Last year, a study published in Science magazine showed Mars liquid water under the southern polar ice cover. Now, a new study in AGU magazine Geophysical Research Letters states that it is necessary to have an underground heat source for liquid water under the polar ice cap
. . Instead, the authors propose the latest magmatic activity – the formation of a magma chamber over the last several hundred thousand years – after the surface of Mars, to have enough heat to produce liquid water in kilometers and half a thick ice cap. In the second half, the authors of the study argue that if there was no recent magmatic activity on the surface of Mars, there is no expected liquid water under the ice cover.
"Different people can go differently and we are really interested in the community's reaction to it," said Michael Sori, associate associate at Arizona University's Moon and Planet Laboratory, and the new author.
Recently, the weight of underground magmatic activity in Marse promotes the idea that Mars is active on the planet, geologically. This fact could give scientists a better understanding of how the planets evolve over time.
The new study focuses on further discussions on the availability of liquid water in Mars. The presence of liquid water on the Red Planet has the potential to look for life outside the Earth and can also become a resource for the future exploration of our neighboring planet
"We believe that if there is any life, it is likely to be protected from radiation," said Arizona University Ali Bramson, PhD in Moon and Planet Science. “If there are still magic processes today, they may have been more common in the past and could have provided a broader base smell. This could create a more favorable environment for liquid water and possibly life.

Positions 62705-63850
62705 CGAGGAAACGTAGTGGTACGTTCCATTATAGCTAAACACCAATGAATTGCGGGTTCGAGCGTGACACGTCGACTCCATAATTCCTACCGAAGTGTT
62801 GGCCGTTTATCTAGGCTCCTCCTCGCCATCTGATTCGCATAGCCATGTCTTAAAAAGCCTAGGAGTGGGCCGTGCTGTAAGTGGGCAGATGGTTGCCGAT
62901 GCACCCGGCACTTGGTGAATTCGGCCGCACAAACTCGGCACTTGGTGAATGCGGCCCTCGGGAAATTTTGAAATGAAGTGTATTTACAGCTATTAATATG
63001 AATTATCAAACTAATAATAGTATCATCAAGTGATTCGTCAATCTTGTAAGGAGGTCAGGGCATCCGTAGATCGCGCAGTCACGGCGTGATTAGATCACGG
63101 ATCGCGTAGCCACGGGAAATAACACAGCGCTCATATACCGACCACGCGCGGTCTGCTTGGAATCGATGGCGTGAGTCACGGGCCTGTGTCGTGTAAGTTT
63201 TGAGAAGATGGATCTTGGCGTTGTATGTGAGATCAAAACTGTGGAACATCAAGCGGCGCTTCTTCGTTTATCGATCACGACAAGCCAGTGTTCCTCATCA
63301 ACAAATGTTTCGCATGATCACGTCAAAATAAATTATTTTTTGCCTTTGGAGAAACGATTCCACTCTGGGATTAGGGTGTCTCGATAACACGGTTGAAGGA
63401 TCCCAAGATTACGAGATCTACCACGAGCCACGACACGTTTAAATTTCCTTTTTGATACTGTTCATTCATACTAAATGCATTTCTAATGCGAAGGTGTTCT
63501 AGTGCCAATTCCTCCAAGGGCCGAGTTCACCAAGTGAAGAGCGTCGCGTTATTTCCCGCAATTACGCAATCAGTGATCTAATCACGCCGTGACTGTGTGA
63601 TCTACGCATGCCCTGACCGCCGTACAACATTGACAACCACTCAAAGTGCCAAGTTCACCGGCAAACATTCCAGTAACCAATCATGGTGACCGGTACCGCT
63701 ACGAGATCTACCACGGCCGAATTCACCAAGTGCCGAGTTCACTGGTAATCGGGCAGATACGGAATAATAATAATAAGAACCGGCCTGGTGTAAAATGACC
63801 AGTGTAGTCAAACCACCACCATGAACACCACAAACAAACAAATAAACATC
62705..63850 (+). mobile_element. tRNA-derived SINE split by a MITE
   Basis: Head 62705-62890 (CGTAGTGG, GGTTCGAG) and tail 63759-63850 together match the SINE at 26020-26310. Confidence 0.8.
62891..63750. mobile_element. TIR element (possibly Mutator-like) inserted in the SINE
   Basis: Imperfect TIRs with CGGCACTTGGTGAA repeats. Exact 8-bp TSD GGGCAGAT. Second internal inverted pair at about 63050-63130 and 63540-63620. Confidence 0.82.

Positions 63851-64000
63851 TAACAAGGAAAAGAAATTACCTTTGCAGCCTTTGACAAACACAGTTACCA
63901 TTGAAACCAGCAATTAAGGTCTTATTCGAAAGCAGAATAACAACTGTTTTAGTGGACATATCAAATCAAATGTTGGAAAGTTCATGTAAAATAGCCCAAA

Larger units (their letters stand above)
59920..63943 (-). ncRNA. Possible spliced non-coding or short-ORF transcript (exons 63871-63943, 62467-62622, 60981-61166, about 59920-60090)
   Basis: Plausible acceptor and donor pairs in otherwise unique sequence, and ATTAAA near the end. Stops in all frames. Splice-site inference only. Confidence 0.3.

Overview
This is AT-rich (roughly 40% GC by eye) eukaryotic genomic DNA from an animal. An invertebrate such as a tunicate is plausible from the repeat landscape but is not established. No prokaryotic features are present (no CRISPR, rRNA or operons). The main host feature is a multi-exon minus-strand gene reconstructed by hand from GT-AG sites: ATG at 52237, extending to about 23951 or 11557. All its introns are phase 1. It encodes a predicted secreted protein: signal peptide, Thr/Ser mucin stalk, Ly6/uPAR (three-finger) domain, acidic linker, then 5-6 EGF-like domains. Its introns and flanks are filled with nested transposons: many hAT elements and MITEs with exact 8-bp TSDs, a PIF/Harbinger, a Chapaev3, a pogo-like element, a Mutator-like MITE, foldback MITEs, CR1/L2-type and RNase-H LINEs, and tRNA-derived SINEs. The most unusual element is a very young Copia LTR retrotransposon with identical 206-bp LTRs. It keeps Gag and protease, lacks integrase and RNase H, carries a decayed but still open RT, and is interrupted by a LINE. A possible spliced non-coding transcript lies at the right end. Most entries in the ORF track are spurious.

Mars piles are two huge ice sheets, both a couple of kilometers away. The liquid water on earth is under the thick ice sheets, and the planet's heat causes ice where it meets the earth's crust.
Scientists said the study published last year is a similar phenomenon in Mars. They argued that radio observations showed that Mars's southern polar ice cover was liquid water. However, the research did not examine how liquid water could have been there.
Mars is much cooler than Earth, so it is unclear what kind of environment would be needed to melt ice on the bottom of the ice cover. Although previous studies have investigated whether liquid water may be used as a basis for Mars ice caps, no one has yet explored the specific place where the research found water to be found.
"We thought to find out whether [the liquid water] is real, what kind of environment you need to dissolve the ice, what temperature do you need, what type of geological process do you need? Because it should be too cold under normal conditions, ”Sori said.
The search for heat
The authors of the new research thought first of all that the ice cap is the correct quantity of liquid water and then worked to find out what parameters are needed for the water to exist. They did a physical simulation of Mars to understand how much heat is coming out of the planet and whether there is enough salt in the bottom of the ice cover to melt the ice. The salt significantly reduces the melting point of the ice, so it was thought that the salt could melt the bottom of the ice cap.
The model showed that the salt alone would raise the temperature to dissolve the ice high enough. Instead, the authors suggest that additional heat from Mars' interior is required
Publication: Michael M. Sori et al., "Water in Mars, with Cereal Grains: Local Heat Anomalies Required for Basic Melting Today's Ice on South Axis", Geophysical Research Letters 2019; doi: 10.1029 / 2018GL080985